“A kaksi! Iss so pretty!”

SubhanAllah ūüôā

Dubai Taxi

Dubai kaksi. With a magic flying crown.

Cue Motivational Music… now.

So HF made me write a list of affirmations.  Cheesy, I know- but surprisingly effective.  Everyone needs an anchor sometimes, and right now, mine is affirmation number one: I am an overachiever.

I won’t bore you with the rest of the affirmations, but that’s the one I’m leaning on right now because gosh darnit I am having a bit of a challenging week. Our staff have been on stand-by for a move to our exciting new office, and due to bureaucracy and an unsigned MOU, the move has been postponed until AllahuAalim.

My kids are home from school on winter break, and while they’re in the process of rediscovering things like creativity, imagination, and the ability to entertain themselves without maternal intervention every five minutes- I’m not getting much work done.

On top of that, someone, somewhere must have sneezed in my general direction, because now I am incubating an exciting new infection.  I’m hoping it decides to stay in my throat instead of bunkering down into my lungs where- historically speaking- it declares the Free Lungs of Bronchitistan to be independent from the oppressive forces of The Body, and a civil war ensues.

(I cough. My lungs try escape. I try to keep them in.  It’s very ladylike.)

So yes. I am an overachiever.  And you know what I’m going to do with that? I’m going to take my work setback, and the inevitable disappointment to the staff, and the pair of lungs that are trying to fight their way to freedom and I am GOING TO HAVE A GOOD DAY.  Or else.

Or else?

Or else I’ll have another cappuccino and another cup of chicken and mushroom soup.  And that’s a threat.  I’m sitting in a coffee shop right now, trying to derive warmth and can-do attitude from one small, sad cappuccino with steam and sugar.  I’m hoping to combine its forces with the cup of soup I just had from Chili’s, because the problem with being sick and a mom is that you’re supposed to make your own soup.  And if you don’t feel well enough to make yourself soup, then you don’t get soup.

(Unless you sneak out for soup when no one’s looking, in which case you might end up in the mall, feeling kind of sick and alone but at least well caffeinated with a belly full of warm soup.)

I am not a dementor.  I am not a negative, pessimistic person with a mopey sulk on my face that drains positivity and energy from other people.  And that’s one of my affirmations too. So even if I am feeling down or negative, I refuse to pull other people down with it.  Yes, I may feed my negativity soup, but I will not turn around and feed my negativity to other people.  So where was I?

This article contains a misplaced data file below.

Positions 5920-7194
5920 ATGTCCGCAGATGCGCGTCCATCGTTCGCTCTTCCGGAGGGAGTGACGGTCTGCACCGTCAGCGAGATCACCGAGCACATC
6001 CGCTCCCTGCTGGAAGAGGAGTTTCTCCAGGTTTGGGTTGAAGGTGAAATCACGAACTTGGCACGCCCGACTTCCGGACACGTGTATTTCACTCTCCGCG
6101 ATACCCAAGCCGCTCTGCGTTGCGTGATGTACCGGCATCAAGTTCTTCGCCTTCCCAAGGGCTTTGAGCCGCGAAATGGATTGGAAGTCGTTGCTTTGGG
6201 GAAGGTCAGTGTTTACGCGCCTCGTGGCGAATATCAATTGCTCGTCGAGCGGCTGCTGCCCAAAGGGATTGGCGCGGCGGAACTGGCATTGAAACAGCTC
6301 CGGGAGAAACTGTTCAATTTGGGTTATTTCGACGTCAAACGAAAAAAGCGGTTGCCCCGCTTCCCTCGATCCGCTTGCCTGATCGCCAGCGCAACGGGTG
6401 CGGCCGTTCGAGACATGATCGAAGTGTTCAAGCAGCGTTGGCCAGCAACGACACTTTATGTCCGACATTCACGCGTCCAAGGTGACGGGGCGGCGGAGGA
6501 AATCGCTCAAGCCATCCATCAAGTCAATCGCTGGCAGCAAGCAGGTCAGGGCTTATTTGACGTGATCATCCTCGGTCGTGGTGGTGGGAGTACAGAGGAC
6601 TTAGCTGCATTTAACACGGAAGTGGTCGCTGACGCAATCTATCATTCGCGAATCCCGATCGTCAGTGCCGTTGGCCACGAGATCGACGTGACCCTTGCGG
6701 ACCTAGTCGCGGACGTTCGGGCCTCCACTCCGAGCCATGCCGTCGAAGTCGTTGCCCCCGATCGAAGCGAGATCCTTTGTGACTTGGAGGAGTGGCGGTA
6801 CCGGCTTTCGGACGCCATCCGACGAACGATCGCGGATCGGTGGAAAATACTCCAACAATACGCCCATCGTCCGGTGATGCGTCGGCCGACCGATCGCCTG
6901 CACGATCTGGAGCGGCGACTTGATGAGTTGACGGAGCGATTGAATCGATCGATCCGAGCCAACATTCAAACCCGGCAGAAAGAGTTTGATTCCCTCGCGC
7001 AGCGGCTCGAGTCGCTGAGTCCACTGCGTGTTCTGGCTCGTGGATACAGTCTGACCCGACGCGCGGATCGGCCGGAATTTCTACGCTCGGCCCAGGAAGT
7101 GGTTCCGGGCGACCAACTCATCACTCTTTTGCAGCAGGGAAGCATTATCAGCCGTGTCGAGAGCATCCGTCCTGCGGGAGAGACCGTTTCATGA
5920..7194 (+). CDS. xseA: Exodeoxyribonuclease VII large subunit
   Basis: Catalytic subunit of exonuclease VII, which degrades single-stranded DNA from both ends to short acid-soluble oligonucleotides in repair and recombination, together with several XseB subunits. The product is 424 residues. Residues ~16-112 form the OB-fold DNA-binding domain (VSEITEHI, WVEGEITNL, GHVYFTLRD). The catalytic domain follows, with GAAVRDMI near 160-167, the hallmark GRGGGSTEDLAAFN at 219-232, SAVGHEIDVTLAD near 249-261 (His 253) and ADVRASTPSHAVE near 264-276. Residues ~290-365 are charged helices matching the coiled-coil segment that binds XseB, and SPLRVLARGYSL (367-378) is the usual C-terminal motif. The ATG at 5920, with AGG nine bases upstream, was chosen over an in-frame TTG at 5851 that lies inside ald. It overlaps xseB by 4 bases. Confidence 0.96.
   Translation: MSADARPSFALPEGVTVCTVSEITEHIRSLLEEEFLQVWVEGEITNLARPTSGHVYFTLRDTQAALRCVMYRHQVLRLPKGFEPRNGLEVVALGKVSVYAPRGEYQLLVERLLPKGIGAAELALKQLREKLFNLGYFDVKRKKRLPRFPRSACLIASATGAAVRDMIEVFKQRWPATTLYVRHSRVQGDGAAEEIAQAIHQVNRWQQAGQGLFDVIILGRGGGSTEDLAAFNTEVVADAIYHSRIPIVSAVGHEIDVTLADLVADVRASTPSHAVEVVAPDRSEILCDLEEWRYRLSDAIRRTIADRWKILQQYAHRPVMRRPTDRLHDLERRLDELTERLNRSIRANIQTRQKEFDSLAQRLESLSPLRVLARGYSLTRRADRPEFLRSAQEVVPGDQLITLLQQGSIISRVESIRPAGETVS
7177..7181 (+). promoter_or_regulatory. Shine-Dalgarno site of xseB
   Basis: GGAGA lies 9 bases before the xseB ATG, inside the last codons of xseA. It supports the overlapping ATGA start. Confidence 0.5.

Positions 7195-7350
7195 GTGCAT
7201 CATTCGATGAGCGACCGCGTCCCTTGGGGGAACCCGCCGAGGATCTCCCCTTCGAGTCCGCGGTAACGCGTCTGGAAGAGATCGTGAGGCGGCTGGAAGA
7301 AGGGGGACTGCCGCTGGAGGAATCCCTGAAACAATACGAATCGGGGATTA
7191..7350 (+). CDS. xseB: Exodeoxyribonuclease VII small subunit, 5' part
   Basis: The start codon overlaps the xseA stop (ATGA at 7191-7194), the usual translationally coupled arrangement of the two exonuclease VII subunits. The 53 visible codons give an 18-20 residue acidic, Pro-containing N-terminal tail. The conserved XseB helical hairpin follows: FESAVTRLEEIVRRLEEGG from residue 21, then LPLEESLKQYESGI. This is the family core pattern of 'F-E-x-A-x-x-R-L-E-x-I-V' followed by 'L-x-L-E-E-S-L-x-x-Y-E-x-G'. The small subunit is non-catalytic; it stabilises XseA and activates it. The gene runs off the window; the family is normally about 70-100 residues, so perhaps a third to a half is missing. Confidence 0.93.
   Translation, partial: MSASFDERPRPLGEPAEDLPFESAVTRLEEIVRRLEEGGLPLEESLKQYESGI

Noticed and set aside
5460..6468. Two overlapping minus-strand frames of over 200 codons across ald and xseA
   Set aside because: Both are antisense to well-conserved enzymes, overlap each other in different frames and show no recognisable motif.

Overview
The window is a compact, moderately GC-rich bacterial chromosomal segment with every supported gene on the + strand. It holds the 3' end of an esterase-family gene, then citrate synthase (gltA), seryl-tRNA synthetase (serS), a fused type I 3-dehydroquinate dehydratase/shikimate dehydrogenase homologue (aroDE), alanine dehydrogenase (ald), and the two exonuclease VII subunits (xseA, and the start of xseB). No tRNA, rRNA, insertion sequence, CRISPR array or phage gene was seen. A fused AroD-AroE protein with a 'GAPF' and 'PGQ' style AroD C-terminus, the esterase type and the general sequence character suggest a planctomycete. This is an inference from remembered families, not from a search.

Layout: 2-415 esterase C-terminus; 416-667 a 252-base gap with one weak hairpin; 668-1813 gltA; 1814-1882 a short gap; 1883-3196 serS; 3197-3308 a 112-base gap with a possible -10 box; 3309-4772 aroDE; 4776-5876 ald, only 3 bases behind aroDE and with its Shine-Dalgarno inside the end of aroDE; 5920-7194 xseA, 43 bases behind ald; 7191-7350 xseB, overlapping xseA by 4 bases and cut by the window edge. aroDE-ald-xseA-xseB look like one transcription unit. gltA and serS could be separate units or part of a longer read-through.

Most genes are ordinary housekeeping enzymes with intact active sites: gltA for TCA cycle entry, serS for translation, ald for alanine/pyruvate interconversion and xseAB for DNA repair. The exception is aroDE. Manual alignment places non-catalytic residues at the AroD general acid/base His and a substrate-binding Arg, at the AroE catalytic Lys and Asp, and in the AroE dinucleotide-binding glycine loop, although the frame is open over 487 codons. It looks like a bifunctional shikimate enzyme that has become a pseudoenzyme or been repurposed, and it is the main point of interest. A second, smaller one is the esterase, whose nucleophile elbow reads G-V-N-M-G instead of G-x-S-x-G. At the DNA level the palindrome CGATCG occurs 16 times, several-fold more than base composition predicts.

You know how when you’re sitting in a coffee shop alone, and people walk right up to you (because your table is blocking the cream and sugar) and you’re half afraid it’s someone you know, but half hoping that someone will sit down and cheer you up?  Yeah- that’s pathetic.

I’m that pathetic right now, but not for long. ¬†Within the last year alone, three people have independently referred to me as Mary Poppins, and I‚Äôve been hearing this throughout my adult life.¬† You know what it means to be Mary Poppins? It means you have freakishly unsinkable cheerfulness- not all of the time- but at least for enough time so that people think unsinkable cheerfulness is your default.¬† I am a friggin Mary Poppins.¬† So I‚Äôm going to take my pre-bronchitis sulk back home to where there‚Äôs wifi- because this coffee shop‚Äôs wifi won‚Äôt connect- and I‚Äôm going to open a can of directorial whoopa$$ on my inbox.

And then, I’m going to bake a chicken.

And then, I’m making soup.

Because I’m an overachiever.  Alhamdulillah.

By Abez, The End.

(PS- HF, I love you.)

Iman’s first blog

GOT THE BIGGEST ICE CREAM

iman ice cream LOVE IMAN

Note from Momma: Iman typed this blog by herself, and I had no intention of making any changes, but when autocorrect underlined her spelling of “bigist,” she had to ask why the computer was putting red lines under her words. So we had an impromptu spelling lesson for superlatives (big, bigger, biggest) and one other correction was made for the spelling of “crem.”

The inspiration for this blog is that today is the big day- after ten days of nightly antihistamines (‘skusting!) Iman will be going back to the ENT to figure out of the pressure in her ears has normalized. ¬†If it hasn’t, she’ll have the world’s biggest three-scoop sundae and perhaps an ear surgery- though not in the same day. ¬†If the pressure has normalized, then she’ll just have the world’s biggest three-scoop ice cream. ¬†One way or another, it’s going to be a good day, InshaAllah. ¬†

Apart from that, the Photoshop work is entirely Iman’s, as is the image choice. And this is Iman’s first blog. By Momma, the end. ūüôā

Got caught

I woke up this morning, and I noticed that Musfira was already awake and singing in her crib.  I wanted to use the bathroom before picking her up and activating Mommy Mode for the day, so I stood up quickly when she was looking the other way, starting tiptoeing and then-